Why did this happen? Is WPCC hostile to Christmas? Perhaps; we’re unlikely to know for sure. What’s more likely, though, is that WPCC has imbibed the idea, so popular on campuses these days, that avoiding offense is not just a good thing to do, but actually some sort of legal requirement. We see it at places like Syracuse, where the police infamously threatened to censor “offensive” Halloween costumes. At places like Auburn, where administrators ordered a Ron Paul poster taken down from a students’ window while others remained hanging. And at places like San Francisco State University, where students were investigated for months for holding an anti-terrorism protest where they stepped on Hamas and Hezbollah flags.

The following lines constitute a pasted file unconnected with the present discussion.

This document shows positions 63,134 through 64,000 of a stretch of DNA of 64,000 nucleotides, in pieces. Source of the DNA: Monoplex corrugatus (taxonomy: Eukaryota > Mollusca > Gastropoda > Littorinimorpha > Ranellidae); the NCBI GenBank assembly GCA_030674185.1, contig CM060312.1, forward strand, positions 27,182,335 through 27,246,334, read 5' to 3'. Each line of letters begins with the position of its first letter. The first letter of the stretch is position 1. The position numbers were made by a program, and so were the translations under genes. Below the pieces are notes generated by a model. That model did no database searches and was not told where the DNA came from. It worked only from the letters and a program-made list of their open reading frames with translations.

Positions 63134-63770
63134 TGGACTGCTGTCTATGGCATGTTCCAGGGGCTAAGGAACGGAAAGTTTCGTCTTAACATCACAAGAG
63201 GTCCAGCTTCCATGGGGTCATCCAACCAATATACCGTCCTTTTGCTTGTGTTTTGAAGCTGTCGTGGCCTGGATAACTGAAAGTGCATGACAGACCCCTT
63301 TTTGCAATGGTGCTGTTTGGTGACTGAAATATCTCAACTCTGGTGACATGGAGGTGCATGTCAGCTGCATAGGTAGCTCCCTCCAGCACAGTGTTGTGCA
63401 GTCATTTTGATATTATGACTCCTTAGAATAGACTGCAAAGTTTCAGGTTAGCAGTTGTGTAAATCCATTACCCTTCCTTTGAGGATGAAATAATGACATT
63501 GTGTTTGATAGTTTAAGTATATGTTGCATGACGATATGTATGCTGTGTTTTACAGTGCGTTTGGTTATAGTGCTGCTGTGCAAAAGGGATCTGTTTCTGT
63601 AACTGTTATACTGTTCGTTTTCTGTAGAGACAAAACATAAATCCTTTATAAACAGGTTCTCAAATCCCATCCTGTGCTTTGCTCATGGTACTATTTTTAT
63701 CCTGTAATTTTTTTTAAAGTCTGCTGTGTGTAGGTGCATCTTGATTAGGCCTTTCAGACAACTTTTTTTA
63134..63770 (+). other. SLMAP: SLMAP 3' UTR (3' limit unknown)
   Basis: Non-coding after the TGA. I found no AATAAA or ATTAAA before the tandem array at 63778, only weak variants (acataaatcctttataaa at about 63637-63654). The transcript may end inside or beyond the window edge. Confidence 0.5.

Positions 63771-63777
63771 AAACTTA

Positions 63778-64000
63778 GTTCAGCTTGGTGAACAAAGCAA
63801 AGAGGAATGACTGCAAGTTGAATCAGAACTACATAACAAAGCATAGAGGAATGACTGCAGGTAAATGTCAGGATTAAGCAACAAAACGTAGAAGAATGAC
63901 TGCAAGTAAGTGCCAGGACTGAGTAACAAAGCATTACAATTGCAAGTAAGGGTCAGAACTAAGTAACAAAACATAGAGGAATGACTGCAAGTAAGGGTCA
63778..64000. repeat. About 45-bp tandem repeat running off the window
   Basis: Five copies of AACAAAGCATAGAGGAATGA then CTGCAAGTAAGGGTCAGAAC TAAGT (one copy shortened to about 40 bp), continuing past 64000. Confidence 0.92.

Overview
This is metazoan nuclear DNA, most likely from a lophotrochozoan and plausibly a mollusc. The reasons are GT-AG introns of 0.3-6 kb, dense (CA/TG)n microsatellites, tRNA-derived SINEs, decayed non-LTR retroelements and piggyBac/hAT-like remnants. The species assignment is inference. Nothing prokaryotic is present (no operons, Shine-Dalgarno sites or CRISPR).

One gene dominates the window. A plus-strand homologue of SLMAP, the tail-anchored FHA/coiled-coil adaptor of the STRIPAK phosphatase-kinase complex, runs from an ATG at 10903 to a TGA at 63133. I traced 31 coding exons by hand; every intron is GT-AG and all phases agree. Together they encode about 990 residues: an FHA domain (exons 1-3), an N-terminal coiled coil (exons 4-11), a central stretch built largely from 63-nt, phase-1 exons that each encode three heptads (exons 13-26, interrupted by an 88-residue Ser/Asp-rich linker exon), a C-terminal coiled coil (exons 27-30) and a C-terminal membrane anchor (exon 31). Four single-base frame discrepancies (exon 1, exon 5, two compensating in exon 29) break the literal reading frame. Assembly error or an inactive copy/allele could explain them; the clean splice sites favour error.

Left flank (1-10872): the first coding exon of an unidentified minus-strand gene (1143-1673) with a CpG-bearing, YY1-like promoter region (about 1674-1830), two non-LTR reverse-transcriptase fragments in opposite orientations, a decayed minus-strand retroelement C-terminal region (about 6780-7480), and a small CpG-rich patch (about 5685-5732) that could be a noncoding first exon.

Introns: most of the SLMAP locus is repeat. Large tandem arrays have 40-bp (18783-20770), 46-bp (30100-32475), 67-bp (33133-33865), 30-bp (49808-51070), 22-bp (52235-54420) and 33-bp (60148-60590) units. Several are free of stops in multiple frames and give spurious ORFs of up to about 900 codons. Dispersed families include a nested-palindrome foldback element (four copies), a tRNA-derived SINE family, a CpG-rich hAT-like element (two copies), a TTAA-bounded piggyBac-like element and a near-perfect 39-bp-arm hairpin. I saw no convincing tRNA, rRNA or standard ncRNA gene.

But American courts stubbornly continue to insist that offending someone is not a crime — and thank goodness for it.
In a nation of 300 million, there are undoubtedly some people who would be offended by seeing a student group’s Christmas tree sale advertised on a public college campus. There are others who would see it as an entanglement of church and state. But the Supreme Court’s jurisprudence has made clear that the former is no reason to censor student expression, and the latter is simply not true. If this incident teaches other colleges not to make the same mistake as WPCC, I’d consider that a great holiday present to our nation.
Robert Shibley is the senior vice president of the Foundation for Individual Rights in Education (FIRE).